Using Side View LEDs in place of Reverse Mount LEDs

TwinkleTwinkieTwinkleTwinkie wrote 04/11/2019 at 03:15 • 7 min read • Like

So if you've seen damn near anything I've done for the last 18 months then you've seen examples of using Reverse Mount LEDs and also manually mounting LEDs upside down. 

A sample of my projects from 2018, all using reverse mounted LEDs
Reverse Gullwing LED & 1206 LED Properly Abused

I like shining LEDs through PCBs, it's a great lighting effect and it isn't as harsh a light as you get from having the LEDs on the top side of the board.  However there are a handful of draw backs to using them.

Reverse Gullwing LEDs:

Reverse Mounting Normal LEDs:

So between these two solutions there is the classic "Cheap, Fast, Good, pick two" dilemma.  Reverse Gullwings are Expensive, but fast and good.  Manually soldering LEDs upside down is Cheap, Slow, but also Good.  Now let's look at another solution: Side View LEDs.

Side View LEDs

Side View LEDs are exactly what the name says.  They're LEDs that instead of shining up or down they shine at a right angle.  Side View LEDs are cheap, pick n' place friendly, and you can get them in every standard LED color including UV and RGB.  My initial interest in Side View LEDs came from wanting to use the UV variant on some projects to get that eerie glow you get when UV light is shined onto FR4.

The glowing eyes are from the UV Light, they are not back lit.

This is an effect I still intend to use on future projects but I also saw the possibility that I could use Side View LEDs in place of Reverse Mounted LEDs.  Unfortunately it isn't as simple as just replacing one foot print for another.   Side View LEDs were not designed to be used for this purpose, they're designed to, well, shine light at an angle and are typically used as indicator lights in most consumer applications, think something along the lines of status indicator lights on a Laptop.  As such there is a tremendous amount of light bleed that you have to control.

The other major issue with using Side View LEDs is that the light that does shine below them isn't as bright as using a Reverse Gullwing or a typical LED mounted upside down. Due to their vary nature the light they output isn't in a circle it's more like a 1/2 Circle or a very wide cone so you have to rethink your designs to take advantage of that as well.

Pink Side View LEDs

I designed a simple prototyping board so that I could get measurements and figure out how to best work with these LEDs before I put them in a project.  I am very glad I did this because despite having seen other examples of Side View LEDs being fantastic drop in solution for back lighting PCBs I instead found it had its own draw backs.

Green LEDs from the "Front"
Green LEDs, other side of the board.

I used a Sony A5100 Mirrorless Camera to take these pictures, my iPhone X that I use for most of my photos blows out the light too much and makes it look brighter and more distributed than it actually is.  My A5100 still makes it look better than it really does but it's the best I could do.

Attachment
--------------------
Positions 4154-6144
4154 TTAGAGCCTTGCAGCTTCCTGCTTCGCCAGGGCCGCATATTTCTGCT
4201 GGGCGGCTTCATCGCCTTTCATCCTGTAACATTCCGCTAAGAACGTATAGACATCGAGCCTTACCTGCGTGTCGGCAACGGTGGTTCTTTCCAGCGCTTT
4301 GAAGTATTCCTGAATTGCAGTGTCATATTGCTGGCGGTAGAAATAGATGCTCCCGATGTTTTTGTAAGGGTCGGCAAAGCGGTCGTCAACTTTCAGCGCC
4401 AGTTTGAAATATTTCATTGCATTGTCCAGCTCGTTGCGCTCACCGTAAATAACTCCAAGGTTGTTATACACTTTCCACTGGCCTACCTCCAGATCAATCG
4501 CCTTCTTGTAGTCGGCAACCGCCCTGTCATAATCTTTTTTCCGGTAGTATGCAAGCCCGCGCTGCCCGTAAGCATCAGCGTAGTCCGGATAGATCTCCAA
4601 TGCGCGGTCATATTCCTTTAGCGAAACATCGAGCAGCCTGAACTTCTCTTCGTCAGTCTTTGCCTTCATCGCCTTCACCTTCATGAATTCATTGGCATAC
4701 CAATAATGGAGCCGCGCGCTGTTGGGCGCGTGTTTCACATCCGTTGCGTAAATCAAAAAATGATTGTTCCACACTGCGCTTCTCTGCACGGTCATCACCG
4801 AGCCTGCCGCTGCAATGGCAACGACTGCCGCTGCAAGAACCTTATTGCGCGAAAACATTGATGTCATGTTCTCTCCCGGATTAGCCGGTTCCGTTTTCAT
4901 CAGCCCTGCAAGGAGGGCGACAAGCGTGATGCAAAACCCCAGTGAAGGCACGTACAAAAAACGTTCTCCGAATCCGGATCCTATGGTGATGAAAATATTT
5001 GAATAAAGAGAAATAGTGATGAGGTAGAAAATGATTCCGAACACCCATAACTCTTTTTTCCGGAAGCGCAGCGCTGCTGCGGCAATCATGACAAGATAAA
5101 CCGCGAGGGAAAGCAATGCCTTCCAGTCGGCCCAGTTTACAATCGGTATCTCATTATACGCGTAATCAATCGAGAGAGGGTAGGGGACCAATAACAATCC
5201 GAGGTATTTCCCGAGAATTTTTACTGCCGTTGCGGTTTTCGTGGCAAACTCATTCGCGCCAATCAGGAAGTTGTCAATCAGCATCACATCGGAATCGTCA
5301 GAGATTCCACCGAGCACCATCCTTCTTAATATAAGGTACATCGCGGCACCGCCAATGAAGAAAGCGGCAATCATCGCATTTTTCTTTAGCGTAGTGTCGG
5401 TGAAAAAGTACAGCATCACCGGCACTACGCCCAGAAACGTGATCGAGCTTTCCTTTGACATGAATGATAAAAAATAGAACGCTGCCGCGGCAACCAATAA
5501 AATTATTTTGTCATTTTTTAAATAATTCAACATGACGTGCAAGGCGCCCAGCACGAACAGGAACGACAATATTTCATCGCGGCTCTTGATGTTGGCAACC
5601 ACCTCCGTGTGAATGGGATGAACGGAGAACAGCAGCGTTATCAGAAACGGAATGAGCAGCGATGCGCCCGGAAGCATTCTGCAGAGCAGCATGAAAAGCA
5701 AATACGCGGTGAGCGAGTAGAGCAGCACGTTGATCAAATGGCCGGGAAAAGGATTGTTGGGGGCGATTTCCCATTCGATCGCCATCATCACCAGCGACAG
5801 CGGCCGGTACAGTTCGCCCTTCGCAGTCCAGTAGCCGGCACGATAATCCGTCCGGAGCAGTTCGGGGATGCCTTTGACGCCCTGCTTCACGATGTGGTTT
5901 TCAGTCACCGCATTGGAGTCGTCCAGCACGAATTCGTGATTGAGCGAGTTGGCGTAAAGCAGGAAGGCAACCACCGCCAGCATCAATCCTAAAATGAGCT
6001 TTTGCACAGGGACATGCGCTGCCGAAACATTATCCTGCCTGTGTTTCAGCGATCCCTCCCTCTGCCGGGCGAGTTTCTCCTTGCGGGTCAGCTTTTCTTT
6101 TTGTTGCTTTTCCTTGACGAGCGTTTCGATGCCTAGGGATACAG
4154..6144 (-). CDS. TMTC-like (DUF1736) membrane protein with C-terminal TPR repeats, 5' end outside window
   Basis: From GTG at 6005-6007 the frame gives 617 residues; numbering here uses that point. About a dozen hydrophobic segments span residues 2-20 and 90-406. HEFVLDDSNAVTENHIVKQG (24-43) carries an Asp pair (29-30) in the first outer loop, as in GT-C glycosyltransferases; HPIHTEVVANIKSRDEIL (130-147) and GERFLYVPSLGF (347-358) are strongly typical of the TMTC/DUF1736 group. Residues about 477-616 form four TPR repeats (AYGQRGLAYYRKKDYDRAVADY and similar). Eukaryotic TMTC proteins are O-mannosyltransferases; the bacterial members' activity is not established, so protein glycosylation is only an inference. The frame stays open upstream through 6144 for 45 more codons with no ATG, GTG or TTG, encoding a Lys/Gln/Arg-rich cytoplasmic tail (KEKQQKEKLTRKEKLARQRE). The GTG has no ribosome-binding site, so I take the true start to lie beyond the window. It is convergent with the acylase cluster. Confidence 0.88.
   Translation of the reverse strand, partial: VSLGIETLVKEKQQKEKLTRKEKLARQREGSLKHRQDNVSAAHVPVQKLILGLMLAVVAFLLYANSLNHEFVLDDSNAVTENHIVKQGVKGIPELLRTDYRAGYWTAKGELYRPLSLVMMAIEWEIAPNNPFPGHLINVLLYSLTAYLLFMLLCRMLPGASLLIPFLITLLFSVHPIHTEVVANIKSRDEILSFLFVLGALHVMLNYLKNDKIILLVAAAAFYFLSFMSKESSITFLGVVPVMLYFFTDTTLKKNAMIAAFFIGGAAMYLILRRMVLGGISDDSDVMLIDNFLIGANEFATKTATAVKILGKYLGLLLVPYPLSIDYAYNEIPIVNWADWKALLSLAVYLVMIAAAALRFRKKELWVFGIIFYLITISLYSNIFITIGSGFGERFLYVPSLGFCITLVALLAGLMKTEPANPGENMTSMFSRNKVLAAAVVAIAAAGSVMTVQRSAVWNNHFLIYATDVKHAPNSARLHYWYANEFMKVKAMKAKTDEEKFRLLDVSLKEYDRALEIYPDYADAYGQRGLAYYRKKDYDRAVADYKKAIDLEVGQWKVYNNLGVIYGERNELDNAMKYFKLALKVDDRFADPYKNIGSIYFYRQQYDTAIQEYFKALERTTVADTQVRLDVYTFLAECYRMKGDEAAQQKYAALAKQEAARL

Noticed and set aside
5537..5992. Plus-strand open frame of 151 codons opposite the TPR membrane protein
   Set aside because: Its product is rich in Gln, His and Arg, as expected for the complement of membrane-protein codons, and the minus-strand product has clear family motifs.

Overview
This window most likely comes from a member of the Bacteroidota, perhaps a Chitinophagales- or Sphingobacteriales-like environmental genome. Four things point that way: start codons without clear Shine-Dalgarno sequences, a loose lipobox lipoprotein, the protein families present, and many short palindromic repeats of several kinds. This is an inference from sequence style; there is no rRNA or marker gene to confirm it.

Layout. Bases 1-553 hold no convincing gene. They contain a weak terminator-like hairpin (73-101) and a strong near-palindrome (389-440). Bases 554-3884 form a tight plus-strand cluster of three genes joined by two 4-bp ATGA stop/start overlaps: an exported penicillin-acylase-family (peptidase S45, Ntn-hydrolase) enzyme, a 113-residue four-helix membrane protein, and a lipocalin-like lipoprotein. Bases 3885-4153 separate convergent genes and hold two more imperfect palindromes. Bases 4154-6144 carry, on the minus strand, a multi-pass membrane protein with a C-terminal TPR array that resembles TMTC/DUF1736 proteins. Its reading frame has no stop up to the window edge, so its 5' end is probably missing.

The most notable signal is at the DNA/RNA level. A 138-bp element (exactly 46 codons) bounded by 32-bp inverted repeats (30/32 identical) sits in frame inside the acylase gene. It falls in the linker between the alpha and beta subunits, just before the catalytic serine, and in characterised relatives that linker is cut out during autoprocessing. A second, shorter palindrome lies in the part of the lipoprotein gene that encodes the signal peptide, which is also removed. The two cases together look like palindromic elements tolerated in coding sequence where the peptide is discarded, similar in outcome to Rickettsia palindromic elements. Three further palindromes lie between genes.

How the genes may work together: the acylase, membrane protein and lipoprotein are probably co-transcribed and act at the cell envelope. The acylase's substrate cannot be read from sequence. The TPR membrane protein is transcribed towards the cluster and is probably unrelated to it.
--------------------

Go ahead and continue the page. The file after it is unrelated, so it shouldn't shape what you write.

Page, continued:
So, how can we salvage this?  Simple: Hot Glue.

To control the light, make it spread out evenly, and to dramatically reduce the light bleed we need the light to have a medium to travel through so I chose Clear Hot Glue.  Hypothetically you could use Epoxy too but Hot Glue is cheap, readily available in large quantities and can be easily removed if need be.

Same Green LEDs but with Hot Glue

This solution worked even better than I had expected.  In some cases I was able to reduce the number of LEDs from 5 to just 2 while still covering the same area and getting an acceptable brightness level.   This doesn't even take into full account of positioning the LEDs in different directions.   As long as the LED shines into hot glue there won't be remotely as much light bleed and it will be distributed fairly evenly.

Below you'll see a lot of examples of this technique in action.  Unfortunately my Glue Gun has been used mostly with Black Glue Sticks so my results were hampered a little by black and gray artifacts that wouldn't normally be there.  Even with these artifacts using Side View LEDs with some sort of additional medium can yield very impressive results.

Yellow, showing before and after applying hot glue.
Pink, Before and after Hot Glue with only 2 or 3 LEDs

White Before Hot Glue with 5 LEDs vs After with 3

Red After Hot Glue with 5, 3, and 2 LEDs, demonstrating how good the coverage can be even indirectly.

Of course this technique isn't perfect and it's still a fair amount of work after assembling the board but I think the results justifies the extra steps.  I'm looking forward to seeing future results and additional iterations on this technique, especially after a little more practice applying the hot glue itself.



Ivan wrote 03/21/2021 at 14:58 point

have you tried using small pieces/blocks of acrylic? I’ve found they bounce the light around from normal LEDs quite nicely. I’ve drilled a hole the size of the led to embed it and get max use of the light output. If you sand the outside of the acrylic with coarse sandpaper, that diffuses the light very well. 

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Elliot Williams wrote 04/17/2019 at 20:48 point

1) Hot glue 

2) Different color LEDs

3) ??? 

4) Dan Flavin.  (e.g.

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UnnecessaryComplification wrote 04/17/2019 at 20:36 point

I've wondered about 3D printing directly on a PCB. Would it stick? If it works you could do some cool things with the diffuser.

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alireza safdari wrote 04/11/2019 at 06:54 point

Awesome, the look so cool

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Jarrett wrote 04/11/2019 at 05:44 point

Hah, awesome. I solved the same problem with my side-mount LEDs with hot glue the same way:

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